Take Bloody Mary (2000), the title is a gentle pun on its colour scheme - wherein a blood-red ellipse is surrounded by a shade of blue approximating that used in classical representations of the Virgin's cloak - and on the eponymous alcoholic cocktail, whose intoxicating pleasures are analogous to the effects of the painting. The red ellipse is fringed with mini-ellipses, atoms of the whole. For two diametrically-opposed stretches of its circumference - covering precisely half its length - these ellipses 'bump out', the form apparently spreading over the background; in between these stretches, they indent, as if the background were taking tiny, regular bites from the central ellipse.
This pleasurable spatial play only functions because Harris has established an ambiguity of space through balanced form and, equally important, through tonality. As one stands before the painting, the red-blue relation vibrates, making it difficult to ascertain which shade denotes foreground and which denotes background. But as one moves around before the canvas, this already unstable relationship alters. Directional brushstrokes - small, mechanistic, unitary strokes - on the red and blue areas catch the light at different times, so that one's bodily motion continually upsets the painting's balance. As light rakes over the blue corners, they appear larger and move forward in the colouristic mix; as light hits the red, the same phenomenon occurs.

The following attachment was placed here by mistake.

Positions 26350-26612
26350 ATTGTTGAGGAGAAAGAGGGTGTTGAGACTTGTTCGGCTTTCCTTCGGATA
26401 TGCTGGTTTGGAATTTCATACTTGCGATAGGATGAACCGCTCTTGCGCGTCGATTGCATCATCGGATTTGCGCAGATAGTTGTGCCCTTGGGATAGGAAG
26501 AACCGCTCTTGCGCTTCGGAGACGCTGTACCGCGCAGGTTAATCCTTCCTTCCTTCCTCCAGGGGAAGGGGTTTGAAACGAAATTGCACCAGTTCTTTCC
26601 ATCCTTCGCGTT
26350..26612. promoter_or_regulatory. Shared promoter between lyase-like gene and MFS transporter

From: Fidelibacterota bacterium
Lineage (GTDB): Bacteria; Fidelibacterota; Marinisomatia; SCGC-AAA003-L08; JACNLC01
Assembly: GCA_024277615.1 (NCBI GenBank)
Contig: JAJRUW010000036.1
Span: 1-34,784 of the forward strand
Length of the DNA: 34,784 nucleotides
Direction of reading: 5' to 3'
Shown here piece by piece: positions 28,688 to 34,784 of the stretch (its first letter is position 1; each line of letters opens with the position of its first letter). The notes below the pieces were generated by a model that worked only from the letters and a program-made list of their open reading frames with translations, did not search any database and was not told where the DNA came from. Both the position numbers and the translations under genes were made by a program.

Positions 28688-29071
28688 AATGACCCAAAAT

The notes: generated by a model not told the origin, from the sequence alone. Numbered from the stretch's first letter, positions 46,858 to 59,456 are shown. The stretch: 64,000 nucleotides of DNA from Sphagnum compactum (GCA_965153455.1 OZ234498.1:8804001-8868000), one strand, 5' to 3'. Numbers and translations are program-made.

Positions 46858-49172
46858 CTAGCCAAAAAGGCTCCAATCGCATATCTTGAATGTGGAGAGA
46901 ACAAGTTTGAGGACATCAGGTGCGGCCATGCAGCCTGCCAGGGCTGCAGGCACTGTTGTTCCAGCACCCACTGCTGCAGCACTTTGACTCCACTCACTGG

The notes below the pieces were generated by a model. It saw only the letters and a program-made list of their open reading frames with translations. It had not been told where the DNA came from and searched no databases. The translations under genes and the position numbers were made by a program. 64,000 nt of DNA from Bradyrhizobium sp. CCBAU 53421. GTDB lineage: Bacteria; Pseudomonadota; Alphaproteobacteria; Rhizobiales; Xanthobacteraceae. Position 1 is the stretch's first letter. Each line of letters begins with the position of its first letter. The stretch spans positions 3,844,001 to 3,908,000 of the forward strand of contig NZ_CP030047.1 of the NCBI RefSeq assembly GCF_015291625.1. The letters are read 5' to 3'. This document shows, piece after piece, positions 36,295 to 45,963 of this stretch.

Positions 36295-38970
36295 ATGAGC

This stacking of dialectics occurs repeatedly in Harris's work. Skirt (1999), a brown-on black ellipse, is exemplary. It exploits figure-ground ambiguity, since the ellipse is like a necklace of smaller ellipses formed from a single looping paintstroke, and apparently painted wet-on-wet into an existing ground. It plays on illusory space, since in a raking light, the loops of the ellipse appear three-dimensional but flatten themselves as the viewer moves. Its seemingly regular designs are revealed as being ever so slightly unbalanced - one loop in the chain of ellipses is missing, though